This column first appeared in the SA Express News on January 18, 2016.
Dear Mr. Premack: June of 2015 temporary guardianship was given by probate court. My mother had given me POA medical and general, and the court made me temporary Guardian of her Person. A private company was named temporary Guardian of her Estate, but is making many mistakes. Four court dates gave been canceled, I do not know why. Next date scheduled in about 2 weeks. Mom and I both want out. My lawyer says for me to keep quiet and stop making waves. All I wanted was legal advice to stop my mother from writing checks to scams – 302 checks in 10 months. My lawyer says a POA done by military is no good in Texas. The JAG says it is good, but not when temporary guardianship is in effect. Can I revoke temporary guardianship and use her POA to stop my mom from sending money to scams? – PM
Temporary Guardianship is a court-based procedure used when there is immediate danger to an individual or immediate risk to that person’s finances. The Texas Estates Code says that a Temporary Guardianship expires 60 days after it is created, unless one of these things happens first: a) a permanent Guardian is appointed, b) a contest is heard and accepted by the court, or c) nine months pass without action, unless extended by the court.
Since the court has allowed delays of the hearing on making this into a permanent Guardianship, you are likely operating under the nine-month rule now – which would force the temporary Guardianship to expire in February unless someone asks for and the court grants an extension.
You should be discussing your goals with your attorney. If you personally want out, that is ok; you do not need to be involved in the proceedings. You can file papers to withdraw as applicant for Guardian. But your mother is not in the same position. She can only get out by going through the process. The court will need to rule she is not incapacitated, is able to manage her own finances, and can care for herself. If in fact she cannot do those things, then the court has no option but to appoint a permanent Guardian.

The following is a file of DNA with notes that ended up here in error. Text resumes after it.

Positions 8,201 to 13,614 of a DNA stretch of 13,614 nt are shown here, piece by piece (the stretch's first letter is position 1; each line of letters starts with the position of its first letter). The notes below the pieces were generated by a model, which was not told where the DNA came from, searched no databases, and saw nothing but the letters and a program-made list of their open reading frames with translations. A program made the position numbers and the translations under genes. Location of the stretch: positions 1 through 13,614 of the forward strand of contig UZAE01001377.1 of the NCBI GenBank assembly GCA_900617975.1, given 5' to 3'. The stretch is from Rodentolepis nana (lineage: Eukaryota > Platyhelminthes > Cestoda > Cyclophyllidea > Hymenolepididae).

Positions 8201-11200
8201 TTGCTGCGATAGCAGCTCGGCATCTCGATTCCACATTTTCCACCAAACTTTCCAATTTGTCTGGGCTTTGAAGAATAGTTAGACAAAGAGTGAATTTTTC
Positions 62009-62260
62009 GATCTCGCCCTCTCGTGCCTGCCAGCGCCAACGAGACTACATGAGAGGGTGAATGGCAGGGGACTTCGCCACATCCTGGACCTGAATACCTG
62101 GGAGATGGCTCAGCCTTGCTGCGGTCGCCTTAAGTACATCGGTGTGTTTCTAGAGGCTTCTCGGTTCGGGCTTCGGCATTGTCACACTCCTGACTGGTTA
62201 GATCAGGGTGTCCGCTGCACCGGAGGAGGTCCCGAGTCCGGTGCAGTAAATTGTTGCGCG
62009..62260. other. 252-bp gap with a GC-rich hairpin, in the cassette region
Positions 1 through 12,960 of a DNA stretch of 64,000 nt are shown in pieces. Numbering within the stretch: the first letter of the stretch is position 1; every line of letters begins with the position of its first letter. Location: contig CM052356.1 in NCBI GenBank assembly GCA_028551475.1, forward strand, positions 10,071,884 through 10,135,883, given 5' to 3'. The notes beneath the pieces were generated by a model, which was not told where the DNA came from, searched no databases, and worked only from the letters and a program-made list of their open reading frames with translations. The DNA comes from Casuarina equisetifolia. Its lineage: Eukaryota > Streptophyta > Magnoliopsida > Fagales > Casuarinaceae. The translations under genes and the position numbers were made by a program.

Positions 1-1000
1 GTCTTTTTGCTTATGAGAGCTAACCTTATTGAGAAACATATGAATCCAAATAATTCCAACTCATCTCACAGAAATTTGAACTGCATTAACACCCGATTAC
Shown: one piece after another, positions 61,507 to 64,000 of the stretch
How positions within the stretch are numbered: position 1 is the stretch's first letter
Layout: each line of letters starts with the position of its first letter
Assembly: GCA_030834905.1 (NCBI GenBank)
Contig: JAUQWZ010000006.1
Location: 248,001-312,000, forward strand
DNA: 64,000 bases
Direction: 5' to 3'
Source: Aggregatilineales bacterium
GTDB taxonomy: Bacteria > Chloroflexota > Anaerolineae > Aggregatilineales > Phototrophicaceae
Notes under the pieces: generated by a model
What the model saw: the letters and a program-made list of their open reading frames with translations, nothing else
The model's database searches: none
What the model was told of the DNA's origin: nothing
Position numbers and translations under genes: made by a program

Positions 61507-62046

A POA prepared by the JAG is perfectly legal in Texas so long as it follows state law. The JAG is not known for spending a great deal of time with its clients, nor for preparing customized documents that meet specific needs. But the POAs they prepare, if done in accordance with Texas law, are valid (though sometimes incomplete). However, during the term of the Guardianship, the POA is suspended and may not be used. If the temporary Guardianship is terminated, the POA comes back into effect.
On the other hand, if the temporary Guardianship is converted by the court into a permanent Guardianship, then the POA is void and terminated when the permanent Guardian is appointed.
This whole episode points out the fact that Guardianship is never to be started without fully understanding the time, energy, money and stress that will result. Guardianship is a legal solution for elderly individuals whose capacity is questionable, but it is slow, expensive, demeaning and intrusive. Once the door is opened, it cannot be closed until the entire legal procedure has been completed. Your mother’s attorney can, on her behalf, make a motion to dismiss the Guardianship (and should do so to represent her properly), but the court will not allow dismissal unless it is clear that she has legal capacity. You cannot stop the proceeding because you already alleged to the court that your mother has capacity issues. The court cannot just walk away without being sure that she is protected.
Instead of filing for Guardianship, you should have consulted with a qualified Elder Law Attorney about alternatives. Perhaps your mothers POA was Durable and was written to allow you to transfer her funds into a Revocable Trust for her benefit. If not, perhaps she could have agreed to create such a Trust, understanding that your goal was to protect her in the least invasive manner. Instead, you selected Guardianship and you and she both must now suffer the painful consequences.